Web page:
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IRS will let taxpayers opt out of ID.me facial recognition with a live interview

After recent news that the IRS would mandate ID.me facial recognition security to access taxpayer accounts, the IRS decided that US taxpayers who do not want to submit biometric data will instead sign up for a live, virtual interview to create an account. According to the agency, the new authentication system is available as a short-term solution for this year’s tax filing system. The original announcement drew criticism, as it forced taxpayers to submit sensitive biometric data to file taxes. The IRS signed a $86 million contract with ID.me, who will analyze selfies submitted by taxpayers to authenticate their identities.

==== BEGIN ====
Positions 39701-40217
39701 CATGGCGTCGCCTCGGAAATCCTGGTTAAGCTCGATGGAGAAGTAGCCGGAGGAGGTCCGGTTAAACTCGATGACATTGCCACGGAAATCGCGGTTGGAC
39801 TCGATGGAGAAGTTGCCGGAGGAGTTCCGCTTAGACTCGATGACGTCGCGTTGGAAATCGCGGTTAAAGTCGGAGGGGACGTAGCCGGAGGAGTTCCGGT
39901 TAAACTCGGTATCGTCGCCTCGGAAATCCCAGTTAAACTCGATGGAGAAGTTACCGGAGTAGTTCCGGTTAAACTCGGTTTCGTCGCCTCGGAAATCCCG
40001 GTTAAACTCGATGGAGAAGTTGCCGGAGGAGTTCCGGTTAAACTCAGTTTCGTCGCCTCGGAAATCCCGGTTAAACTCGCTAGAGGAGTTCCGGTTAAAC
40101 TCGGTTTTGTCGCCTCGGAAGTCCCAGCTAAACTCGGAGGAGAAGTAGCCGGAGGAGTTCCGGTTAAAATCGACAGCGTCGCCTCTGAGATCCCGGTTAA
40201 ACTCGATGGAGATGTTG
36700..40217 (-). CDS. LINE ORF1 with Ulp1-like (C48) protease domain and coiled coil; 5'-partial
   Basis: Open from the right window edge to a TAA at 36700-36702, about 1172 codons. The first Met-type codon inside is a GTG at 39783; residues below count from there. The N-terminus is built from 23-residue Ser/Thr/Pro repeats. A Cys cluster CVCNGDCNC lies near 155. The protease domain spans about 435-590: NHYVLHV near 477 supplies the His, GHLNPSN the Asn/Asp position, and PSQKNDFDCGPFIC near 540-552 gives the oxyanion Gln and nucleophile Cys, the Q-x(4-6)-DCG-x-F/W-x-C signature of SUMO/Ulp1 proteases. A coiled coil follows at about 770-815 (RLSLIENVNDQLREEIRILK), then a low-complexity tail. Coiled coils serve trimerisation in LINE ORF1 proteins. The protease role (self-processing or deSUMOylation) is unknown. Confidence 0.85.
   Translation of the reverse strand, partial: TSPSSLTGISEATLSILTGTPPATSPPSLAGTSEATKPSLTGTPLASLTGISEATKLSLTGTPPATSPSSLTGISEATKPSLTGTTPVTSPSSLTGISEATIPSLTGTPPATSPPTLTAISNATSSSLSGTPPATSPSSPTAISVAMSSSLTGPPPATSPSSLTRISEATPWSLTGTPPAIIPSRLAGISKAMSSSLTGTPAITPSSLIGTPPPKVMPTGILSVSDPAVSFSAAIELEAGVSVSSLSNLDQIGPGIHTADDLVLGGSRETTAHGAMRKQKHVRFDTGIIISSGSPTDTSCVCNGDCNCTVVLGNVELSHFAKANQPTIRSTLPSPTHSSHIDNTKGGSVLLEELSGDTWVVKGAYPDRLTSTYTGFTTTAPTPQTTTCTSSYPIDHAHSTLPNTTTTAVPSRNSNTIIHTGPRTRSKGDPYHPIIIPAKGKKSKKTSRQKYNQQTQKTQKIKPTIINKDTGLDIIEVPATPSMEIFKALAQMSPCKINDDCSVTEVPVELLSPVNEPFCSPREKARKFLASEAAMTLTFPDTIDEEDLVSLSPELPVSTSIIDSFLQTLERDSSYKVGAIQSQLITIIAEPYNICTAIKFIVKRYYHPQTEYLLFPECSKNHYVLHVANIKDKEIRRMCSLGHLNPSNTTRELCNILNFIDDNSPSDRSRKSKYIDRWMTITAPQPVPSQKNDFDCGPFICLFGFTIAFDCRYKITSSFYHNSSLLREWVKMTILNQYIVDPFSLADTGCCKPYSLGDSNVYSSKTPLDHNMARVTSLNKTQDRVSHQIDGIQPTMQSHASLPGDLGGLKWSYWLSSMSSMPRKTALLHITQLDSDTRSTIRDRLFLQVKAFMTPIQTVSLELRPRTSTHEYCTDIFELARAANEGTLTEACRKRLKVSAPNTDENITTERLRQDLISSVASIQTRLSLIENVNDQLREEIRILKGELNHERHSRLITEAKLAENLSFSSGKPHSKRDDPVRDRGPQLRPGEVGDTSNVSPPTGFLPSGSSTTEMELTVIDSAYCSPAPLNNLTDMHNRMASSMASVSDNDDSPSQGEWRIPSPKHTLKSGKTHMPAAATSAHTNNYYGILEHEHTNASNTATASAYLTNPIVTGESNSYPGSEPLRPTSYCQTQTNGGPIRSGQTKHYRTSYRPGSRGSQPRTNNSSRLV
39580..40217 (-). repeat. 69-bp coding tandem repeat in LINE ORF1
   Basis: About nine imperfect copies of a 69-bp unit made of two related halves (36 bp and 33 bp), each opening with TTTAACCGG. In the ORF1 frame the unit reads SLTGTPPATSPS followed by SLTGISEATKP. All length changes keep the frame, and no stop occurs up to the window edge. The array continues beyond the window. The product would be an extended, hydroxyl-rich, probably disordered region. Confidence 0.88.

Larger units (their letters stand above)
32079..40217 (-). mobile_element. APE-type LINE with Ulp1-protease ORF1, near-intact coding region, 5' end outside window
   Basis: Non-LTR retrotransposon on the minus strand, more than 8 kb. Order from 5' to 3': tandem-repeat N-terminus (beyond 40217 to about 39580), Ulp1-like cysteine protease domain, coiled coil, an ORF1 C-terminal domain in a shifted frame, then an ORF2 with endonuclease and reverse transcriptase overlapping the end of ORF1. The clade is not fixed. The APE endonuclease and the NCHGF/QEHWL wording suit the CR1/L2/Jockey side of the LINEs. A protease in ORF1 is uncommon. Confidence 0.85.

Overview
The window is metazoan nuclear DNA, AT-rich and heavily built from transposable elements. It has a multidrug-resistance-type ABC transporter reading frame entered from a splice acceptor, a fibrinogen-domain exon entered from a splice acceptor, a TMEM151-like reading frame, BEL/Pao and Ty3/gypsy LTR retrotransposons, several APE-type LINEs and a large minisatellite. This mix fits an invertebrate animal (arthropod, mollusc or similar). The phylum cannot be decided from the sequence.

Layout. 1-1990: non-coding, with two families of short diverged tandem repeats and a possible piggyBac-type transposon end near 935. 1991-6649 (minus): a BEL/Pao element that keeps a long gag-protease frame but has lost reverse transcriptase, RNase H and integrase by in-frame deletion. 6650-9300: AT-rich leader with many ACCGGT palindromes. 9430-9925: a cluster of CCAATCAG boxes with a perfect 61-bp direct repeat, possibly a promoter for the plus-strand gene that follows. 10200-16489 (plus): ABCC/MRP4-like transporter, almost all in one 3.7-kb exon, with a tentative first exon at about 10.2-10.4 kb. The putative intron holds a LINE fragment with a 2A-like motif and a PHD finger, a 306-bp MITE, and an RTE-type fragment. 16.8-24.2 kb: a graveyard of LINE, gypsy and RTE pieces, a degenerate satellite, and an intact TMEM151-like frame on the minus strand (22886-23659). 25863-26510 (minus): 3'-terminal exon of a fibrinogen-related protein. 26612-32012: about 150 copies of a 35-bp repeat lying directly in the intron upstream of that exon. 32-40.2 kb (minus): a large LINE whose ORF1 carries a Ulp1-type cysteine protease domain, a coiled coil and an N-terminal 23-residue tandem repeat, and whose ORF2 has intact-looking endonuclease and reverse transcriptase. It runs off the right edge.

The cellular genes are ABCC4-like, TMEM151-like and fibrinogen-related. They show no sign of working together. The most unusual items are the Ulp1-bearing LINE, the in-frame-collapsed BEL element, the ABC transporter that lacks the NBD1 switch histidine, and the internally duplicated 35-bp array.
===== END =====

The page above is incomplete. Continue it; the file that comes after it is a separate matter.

Civil rights groups and members of Congress have questioned how the IRS could begin the use of facial recognition practices so suddenly and without advance warning. In addition, the organization stated that it was seeking to transition away from using a third-party service, in this case ID.me, to help authenticate accounts. The announcement did not, however, clarify the reasoning behind the initial decision to use ID.me.

Read More: IRS will let taxpayers opt out of ID.me facial recognition with a live interview

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